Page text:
unsettled Paris Club arrears. If the debt is recognized as commercial,  
Russia will either have to agree on the same restructuring terms as  
other creditors (this is the official Ukraine’s offer) or to behave as a  
holdout choosing to enforce its rights in the courts (this seems to be  
a position of Russia’s authorities). In June 2015 the IMF announced  
that the debt may be recognized as official, but up to date the  
institution’s position was not made official. Russia refused to  
participate in the restructuring and is still expecting the bond to be  
repaid in full in December.  
CDS spread 1Y  
CDS spread 5Y  
1
4050  
12050  
1
0050  
8
6
4
2
050  
050  
050  
050  
5
0
2
008 2009 2010 2011 2012 2013 2014 2015  
Source: Bloomberg  
Chart 1  
GDP deflator  
Real GDP growth  
Exchange rate (UAH per 1 USD), right scale  
Easing of external financing constraint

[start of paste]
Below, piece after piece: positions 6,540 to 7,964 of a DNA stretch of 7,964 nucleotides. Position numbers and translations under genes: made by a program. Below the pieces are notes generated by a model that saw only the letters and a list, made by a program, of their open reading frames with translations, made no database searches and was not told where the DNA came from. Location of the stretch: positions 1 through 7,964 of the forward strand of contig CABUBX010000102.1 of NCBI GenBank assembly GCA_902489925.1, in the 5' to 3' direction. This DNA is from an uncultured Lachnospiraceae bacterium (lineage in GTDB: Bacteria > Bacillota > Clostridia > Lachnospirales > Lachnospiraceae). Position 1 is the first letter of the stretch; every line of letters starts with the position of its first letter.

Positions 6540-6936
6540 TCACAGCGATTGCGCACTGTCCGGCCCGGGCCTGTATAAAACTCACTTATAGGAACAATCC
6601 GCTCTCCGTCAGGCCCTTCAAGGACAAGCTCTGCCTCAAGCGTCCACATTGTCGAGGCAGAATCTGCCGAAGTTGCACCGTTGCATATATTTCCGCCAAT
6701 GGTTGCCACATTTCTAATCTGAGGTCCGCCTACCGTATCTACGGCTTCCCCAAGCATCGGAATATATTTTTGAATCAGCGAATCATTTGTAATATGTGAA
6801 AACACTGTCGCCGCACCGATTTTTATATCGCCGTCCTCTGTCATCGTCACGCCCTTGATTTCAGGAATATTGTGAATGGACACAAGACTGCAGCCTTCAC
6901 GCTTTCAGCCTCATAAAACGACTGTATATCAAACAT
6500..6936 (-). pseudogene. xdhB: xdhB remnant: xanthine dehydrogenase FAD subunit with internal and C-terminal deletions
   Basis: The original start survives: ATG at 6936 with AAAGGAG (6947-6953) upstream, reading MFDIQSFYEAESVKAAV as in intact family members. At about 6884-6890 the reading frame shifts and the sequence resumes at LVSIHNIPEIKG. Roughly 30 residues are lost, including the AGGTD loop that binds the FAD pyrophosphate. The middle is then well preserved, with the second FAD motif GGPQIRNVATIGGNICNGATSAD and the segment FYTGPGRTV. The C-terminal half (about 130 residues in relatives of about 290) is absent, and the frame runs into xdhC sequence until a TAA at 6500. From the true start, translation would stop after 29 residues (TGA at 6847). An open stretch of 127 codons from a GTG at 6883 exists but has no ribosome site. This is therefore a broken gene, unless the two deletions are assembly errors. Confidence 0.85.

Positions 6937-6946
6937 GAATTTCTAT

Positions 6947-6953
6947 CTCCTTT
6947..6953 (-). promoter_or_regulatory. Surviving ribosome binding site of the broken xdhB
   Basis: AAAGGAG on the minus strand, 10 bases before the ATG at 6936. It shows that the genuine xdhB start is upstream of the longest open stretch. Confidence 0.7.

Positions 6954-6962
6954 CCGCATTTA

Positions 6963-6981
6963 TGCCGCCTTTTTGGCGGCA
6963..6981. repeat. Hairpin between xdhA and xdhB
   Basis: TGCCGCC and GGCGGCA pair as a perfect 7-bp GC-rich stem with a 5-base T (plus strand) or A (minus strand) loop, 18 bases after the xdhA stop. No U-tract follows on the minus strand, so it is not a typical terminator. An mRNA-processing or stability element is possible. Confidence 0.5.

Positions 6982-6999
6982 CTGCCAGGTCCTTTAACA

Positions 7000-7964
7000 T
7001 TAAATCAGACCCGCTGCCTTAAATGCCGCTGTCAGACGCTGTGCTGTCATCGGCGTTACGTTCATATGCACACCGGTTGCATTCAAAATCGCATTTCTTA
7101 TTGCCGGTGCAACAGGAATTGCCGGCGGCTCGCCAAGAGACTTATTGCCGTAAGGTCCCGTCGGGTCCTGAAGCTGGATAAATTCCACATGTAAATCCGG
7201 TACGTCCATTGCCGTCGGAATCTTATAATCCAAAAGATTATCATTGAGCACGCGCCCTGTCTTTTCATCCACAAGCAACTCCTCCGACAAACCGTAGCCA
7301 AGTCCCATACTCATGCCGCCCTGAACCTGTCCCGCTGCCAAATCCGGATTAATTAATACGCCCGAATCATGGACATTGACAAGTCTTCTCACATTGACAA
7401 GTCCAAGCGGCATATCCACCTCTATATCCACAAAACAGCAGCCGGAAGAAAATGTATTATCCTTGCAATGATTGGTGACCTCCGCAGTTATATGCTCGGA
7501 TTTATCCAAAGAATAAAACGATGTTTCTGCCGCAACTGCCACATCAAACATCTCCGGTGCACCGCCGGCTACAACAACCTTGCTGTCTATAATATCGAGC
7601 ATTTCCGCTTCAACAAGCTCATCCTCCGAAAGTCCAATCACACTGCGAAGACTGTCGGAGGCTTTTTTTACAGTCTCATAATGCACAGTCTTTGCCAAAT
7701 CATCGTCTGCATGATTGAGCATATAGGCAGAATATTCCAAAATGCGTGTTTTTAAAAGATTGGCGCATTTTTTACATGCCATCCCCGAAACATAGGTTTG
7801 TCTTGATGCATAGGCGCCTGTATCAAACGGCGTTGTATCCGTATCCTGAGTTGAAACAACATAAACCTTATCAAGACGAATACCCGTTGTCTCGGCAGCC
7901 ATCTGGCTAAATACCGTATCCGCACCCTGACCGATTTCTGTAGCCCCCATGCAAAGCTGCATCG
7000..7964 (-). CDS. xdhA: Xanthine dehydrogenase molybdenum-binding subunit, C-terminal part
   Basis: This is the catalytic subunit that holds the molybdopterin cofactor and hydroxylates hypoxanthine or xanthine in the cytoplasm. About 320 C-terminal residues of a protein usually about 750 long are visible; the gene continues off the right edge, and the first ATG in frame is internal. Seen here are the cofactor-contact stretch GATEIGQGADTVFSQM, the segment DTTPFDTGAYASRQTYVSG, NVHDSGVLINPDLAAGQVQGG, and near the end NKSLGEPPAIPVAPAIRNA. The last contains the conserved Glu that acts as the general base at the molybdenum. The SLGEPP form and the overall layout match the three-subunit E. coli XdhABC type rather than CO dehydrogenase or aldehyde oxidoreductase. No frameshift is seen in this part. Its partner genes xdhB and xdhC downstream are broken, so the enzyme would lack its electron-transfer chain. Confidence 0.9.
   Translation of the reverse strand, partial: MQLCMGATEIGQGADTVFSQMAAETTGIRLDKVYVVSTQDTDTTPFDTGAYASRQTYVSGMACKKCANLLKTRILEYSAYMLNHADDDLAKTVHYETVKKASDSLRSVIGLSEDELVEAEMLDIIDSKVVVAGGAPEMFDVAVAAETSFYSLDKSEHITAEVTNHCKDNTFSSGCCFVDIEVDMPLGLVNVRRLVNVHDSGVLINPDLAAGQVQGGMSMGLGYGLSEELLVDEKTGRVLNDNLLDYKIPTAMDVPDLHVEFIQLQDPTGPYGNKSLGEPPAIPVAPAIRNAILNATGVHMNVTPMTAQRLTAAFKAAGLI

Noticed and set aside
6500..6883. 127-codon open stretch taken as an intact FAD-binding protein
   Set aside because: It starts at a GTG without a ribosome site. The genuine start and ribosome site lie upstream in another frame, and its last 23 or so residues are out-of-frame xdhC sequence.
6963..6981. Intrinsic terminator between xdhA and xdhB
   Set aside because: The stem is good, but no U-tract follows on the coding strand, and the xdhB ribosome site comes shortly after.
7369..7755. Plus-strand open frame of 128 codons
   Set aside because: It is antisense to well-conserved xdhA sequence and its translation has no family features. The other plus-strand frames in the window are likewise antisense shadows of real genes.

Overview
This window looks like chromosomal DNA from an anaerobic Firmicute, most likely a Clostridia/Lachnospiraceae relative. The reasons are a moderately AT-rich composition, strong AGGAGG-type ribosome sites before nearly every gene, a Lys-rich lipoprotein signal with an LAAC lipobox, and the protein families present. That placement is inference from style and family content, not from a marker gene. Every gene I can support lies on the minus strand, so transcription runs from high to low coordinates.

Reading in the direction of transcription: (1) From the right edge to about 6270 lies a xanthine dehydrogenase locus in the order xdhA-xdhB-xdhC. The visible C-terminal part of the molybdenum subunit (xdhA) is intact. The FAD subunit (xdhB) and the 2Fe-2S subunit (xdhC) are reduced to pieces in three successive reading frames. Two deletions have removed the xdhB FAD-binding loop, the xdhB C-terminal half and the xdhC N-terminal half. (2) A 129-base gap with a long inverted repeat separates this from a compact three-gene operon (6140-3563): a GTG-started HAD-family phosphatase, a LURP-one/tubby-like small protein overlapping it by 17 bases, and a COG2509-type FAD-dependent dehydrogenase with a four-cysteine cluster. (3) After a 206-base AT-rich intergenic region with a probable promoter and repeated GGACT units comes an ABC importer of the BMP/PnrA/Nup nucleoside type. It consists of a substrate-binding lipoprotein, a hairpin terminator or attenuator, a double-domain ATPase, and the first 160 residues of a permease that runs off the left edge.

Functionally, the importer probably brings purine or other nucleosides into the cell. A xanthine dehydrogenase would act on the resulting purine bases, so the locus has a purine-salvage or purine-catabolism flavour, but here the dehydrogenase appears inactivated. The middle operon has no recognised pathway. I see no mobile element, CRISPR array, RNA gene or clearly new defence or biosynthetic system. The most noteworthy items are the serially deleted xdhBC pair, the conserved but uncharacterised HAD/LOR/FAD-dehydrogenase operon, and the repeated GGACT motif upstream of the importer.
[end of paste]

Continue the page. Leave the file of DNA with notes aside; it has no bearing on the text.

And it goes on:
The debt exchange, if agreed, will substantially ease the external  
financing constraint for Ukraine over the next three years, but does  
not fix the issue fully. The postponement of the principal repayments  
for the remoter period will substantially ease both the government’s  
immediate financing constraint and improve the external liquidity  
conditions. Over the next three years Ukrainian government would  
have to repay more than USD 9 bn in debts: the restructuring will  
allow to disburse slightly less than USD1bn per annum in coupon  
payment over the next three years before repaying about USD 1.5-  
GDP growth  
and deflator,  
yoy  
UAH per 1  
USD  
3
0
0
5
1
1
0
5
5
20  
25  
1
.6 bn per annum (the final figure will depend on the participation  
-
20  
2
rate) over 2019-2027. Total repayments will peak in 2019 at close to  
USD 2.5 bn, which look affordable under the assumption of financial